Investigating the Potential Effect of the Proctoring Setting on Examinee Performance During COVID-19

Posted August 7, 2020

NBME psychometricians analyzed data to investigate the potential effect of the proctoring setting on examinee performance during the COVID-19 pandemic. Principal psychometrician, Carol Morrison, PhD, compared results from examinees who took Clinical Science Subject Exams during the period when web-conferencing with remote proctoring was the only option available (April 7 to May 21, 2020) to performance of examinees who tested under typical in-person proctoring in the preceding six-week period, as well as examinees who tested between April 7 and May 21, 2019.

Results from Medicine, Surgery, Obstetrics and Gynecology, Pediatrics, Psychiatry, Clinical Neurology, Family Medicine, and Emergency Medicine Subject Exams were analyzed with a focus on examinees from LCME-accredited schools testing for the first time for end-of-course or end-of-clerkship with standard timing.

No consistent score differences were associated with proctoring setting. Groups of examinees who tested remotely had slightly higher scores for some exams and slightly lower scores for others. Additionally, effect sizes for proctoring setting were generally very small, indicating no meaningful difference in performance of the remote proctoring group and the comparison groups from six weeks prior and same time period last year.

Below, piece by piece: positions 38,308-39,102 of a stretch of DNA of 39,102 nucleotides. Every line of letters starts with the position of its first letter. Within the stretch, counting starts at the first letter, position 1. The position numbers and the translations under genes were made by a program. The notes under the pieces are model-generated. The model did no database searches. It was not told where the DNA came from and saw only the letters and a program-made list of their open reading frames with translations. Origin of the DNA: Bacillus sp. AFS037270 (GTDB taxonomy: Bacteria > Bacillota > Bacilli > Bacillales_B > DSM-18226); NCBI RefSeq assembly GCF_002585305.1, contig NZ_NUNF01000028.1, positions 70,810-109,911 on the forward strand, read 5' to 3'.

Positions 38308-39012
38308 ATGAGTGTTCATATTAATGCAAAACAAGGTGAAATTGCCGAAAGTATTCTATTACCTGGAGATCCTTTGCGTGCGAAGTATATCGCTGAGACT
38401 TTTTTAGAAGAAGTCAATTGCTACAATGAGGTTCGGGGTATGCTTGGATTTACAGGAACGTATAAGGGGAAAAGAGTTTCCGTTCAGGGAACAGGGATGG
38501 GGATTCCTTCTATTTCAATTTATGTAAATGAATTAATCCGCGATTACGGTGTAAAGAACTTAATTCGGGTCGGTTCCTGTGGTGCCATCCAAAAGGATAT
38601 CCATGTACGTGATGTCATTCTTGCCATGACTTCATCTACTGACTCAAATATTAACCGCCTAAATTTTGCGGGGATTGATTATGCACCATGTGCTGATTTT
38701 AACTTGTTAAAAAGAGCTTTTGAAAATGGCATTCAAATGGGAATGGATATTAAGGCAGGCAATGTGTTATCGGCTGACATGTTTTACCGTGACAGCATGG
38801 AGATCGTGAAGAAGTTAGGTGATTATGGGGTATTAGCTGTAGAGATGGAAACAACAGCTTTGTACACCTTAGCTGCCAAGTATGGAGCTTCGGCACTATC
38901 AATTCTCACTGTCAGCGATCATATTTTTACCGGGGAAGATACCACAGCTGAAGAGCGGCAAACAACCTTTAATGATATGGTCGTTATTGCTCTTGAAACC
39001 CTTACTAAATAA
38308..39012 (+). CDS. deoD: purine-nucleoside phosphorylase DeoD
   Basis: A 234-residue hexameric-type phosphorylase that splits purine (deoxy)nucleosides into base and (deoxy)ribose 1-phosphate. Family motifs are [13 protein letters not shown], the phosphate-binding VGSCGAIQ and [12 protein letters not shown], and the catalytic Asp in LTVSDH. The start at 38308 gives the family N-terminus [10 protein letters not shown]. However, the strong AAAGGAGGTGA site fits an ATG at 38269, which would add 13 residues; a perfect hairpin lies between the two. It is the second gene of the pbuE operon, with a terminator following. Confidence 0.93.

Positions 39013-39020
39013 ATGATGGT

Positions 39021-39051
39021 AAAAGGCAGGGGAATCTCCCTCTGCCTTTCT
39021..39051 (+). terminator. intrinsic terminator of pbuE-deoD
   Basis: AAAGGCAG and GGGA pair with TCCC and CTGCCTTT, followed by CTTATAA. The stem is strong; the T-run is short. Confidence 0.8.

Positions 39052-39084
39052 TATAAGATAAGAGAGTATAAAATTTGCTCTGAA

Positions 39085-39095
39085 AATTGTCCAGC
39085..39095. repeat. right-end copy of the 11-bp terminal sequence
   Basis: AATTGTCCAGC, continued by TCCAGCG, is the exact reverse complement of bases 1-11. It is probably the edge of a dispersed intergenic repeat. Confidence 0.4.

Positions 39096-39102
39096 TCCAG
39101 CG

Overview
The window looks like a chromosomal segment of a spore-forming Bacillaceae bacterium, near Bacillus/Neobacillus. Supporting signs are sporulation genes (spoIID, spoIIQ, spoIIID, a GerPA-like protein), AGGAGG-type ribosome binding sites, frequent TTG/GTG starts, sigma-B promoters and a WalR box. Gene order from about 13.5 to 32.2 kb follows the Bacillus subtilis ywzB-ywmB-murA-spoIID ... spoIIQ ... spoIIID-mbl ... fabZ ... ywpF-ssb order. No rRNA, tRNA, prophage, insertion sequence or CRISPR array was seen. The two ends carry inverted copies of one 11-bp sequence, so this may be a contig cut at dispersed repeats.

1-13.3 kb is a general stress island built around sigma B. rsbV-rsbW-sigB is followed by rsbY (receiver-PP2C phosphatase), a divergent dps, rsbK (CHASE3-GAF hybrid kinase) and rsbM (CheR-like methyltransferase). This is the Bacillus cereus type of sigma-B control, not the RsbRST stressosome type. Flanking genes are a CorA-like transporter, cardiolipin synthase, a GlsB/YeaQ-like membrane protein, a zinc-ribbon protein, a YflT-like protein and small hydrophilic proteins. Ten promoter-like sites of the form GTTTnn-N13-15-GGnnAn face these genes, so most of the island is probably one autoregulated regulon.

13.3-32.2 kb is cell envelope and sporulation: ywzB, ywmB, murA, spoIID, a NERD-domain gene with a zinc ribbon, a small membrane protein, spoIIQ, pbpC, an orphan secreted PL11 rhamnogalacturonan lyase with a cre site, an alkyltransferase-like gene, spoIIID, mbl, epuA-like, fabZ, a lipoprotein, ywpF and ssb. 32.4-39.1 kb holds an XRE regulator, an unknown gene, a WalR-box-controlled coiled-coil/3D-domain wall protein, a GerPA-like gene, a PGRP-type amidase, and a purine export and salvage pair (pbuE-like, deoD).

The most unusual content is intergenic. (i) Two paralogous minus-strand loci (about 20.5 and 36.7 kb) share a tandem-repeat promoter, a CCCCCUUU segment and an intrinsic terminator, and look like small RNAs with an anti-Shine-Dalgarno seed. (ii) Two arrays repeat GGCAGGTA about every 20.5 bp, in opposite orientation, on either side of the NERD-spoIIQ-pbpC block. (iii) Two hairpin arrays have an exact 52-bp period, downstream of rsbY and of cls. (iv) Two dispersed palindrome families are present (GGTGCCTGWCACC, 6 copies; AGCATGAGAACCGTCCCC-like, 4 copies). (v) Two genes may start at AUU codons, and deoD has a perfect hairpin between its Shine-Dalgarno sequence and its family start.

To support the needs of medical schools, we will continue to analyze data to learn more about the potential effects of remote administration and proctoring on scores and testing experiences. We will share information with the medical education community as findings are available.

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